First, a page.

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Virginia Board of Education to vote on disputed changes to history curriculum

MICHEL MARTIN, HOST:

When he was a candidate for Virginia governor, Republican Glenn Youngkin got a lot of attention for his promise to rid schools of critical race theory - or CRT. Now, CRT has never been part of the state curriculum. And critics accused him of dog whistle racism. But he won that race back in 2021. And now Governor Youngkin has pressed on with plans for big changes in the state's education system. As Ben Paviour with member station VPM tells us in this next report, that includes a rewrite of history standards that the state could adopt as soon as today.

(CROSSTALK)

BEN PAVIOUR, BYLINE: The scene in the school auditorium in Farmville, Va., last month has all the trappings of American-style civics in action. There are rows of folding chairs in a school auditorium, a simple podium and a timer that gives speakers three minutes.

UNIDENTIFIED PERSON: Good evening, ladies and gentlemen.

PAVIOUR: A state education staffer and Grace Creasey, with the board of education, are sitting alone on a stage. They're here to gather feedback on new proposed standards for teaching history. Creasey greets the crowd.

GRACE CREASEY: We are constantly thinking about what you all are telling us. And we appreciate it so much.

PAVIOUR: The proposed standards embrace a vision of the U.S. as a flawed but exceptional country. There's more focus on the Founding Fathers, patriotism and Ronald Reagan. But speakers like LaTonya Francis, who is Black, says it tells an incomplete story.

LATONYA FRANCIS: The Declaration of Independence that you talk about on Page 4 of the standards was originally published July 4, 1776. Those words did not apply to me or to people who look like me.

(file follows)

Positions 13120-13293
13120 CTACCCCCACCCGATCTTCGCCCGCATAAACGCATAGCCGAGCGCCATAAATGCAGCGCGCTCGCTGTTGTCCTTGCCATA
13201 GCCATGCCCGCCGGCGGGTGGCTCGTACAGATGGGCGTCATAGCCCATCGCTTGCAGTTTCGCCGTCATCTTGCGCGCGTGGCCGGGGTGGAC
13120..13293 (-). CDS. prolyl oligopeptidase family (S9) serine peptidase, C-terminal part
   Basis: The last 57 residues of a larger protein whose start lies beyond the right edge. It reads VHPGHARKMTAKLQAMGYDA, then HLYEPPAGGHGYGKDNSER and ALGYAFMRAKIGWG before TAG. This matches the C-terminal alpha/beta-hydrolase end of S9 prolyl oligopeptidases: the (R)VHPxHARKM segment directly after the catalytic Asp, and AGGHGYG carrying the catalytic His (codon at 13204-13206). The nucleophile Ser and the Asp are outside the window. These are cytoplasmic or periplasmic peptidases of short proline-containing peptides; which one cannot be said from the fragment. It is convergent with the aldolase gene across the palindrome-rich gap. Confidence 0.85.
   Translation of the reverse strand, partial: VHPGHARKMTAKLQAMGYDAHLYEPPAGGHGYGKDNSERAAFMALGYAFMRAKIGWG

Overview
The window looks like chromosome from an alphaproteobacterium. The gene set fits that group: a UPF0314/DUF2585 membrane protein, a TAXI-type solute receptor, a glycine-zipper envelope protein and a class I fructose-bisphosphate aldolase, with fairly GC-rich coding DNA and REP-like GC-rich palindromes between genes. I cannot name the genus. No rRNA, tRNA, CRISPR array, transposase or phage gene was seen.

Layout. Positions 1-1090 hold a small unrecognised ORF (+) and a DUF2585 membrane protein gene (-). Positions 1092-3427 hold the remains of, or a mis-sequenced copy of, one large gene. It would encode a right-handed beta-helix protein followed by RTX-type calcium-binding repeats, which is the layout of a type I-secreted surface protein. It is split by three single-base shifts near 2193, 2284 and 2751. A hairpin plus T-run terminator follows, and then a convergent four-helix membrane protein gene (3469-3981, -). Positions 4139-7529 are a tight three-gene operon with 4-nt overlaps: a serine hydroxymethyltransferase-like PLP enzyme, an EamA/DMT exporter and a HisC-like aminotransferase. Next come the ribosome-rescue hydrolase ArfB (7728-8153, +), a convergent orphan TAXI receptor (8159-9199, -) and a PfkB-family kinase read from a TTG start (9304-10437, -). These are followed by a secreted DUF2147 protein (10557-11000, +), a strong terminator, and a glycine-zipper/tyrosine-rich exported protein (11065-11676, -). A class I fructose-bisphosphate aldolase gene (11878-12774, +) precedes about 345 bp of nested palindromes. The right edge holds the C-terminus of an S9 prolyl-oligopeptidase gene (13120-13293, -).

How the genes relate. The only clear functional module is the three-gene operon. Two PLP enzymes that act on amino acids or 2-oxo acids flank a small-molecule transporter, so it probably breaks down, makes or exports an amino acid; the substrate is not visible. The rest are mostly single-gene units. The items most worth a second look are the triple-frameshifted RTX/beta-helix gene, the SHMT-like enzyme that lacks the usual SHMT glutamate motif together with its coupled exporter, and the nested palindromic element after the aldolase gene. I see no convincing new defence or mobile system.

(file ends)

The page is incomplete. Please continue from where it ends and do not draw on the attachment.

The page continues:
PAVIOUR: By law, the standards have to be updated every seven years. The process started under former Governor Ralph Northam. The Democrat staff sought to make history lessons more inclusive, soliciting feedback from parents, historians and cultural groups. But some people in Farmville, like Christel Gorman, say those standards would have focused students too much on systemic racism and conflict.

CHRISTEL GORMAN: They would be taught to hate our country, the best that this world can ever imagine, warts and all.

PAVIOUR: Last fall, the Youngkin administration hired a consultant to rewrite the original standards, with input from conservative voices like Hillsdale College. Critics argued the resulting document was riddled with mistakes and bad framing, like referring to Native Americans as the first immigrants to the U.S. The board of education decided to hit pause and ordered state officials back to the drawing board for a third draft. Youngkin defended the latest version at a CNN town hall last month.

(SOUNDBITE OF ARCHIVED RECORDING)

GLENN YOUNGKIN: We, in fact, enhanced the discussion of slavery and made sure that everyone understood for the first time in Virginia history standards that the cause of the Civil War was slavery.

PAVIOUR: The newest draft adds content on Reconstruction, the KKK and Japanese internment camps. But critics say it ignores the contributions of organized labor. And historian Cassandra Newby-Alexander, who gave input on the first draft, argues the latest version treats slavery and racism as anomalies.

CASSANDRA NEWBY-ALEXANDER: While the document talks about it's going to look at, you know, our racial history, it really does it in a very minor way. It makes it almost as an aside that was quickly resolved.

PAVIOUR: Newby-Alexander says history isn't just a bunch of facts. She argues it needs to connect the dots into a fuller, sometimes unflattering picture. If the board of education approves Virginia's new history standards today, they'll likely be in place for seven years.

For NPR News, I'm Ben Paviour in Richmond.

(SOUNDBITE OF MOTHER FALCON SONG, "TO MAMA") Transcript provided by NPR, Copyright NPR.

NPR transcripts are created on a rush deadline by an NPR contractor. This text may not be in its final form and may be updated or revised in the future. Accuracy and availability may vary. The authoritative record of NPR’s programming is the audio record.

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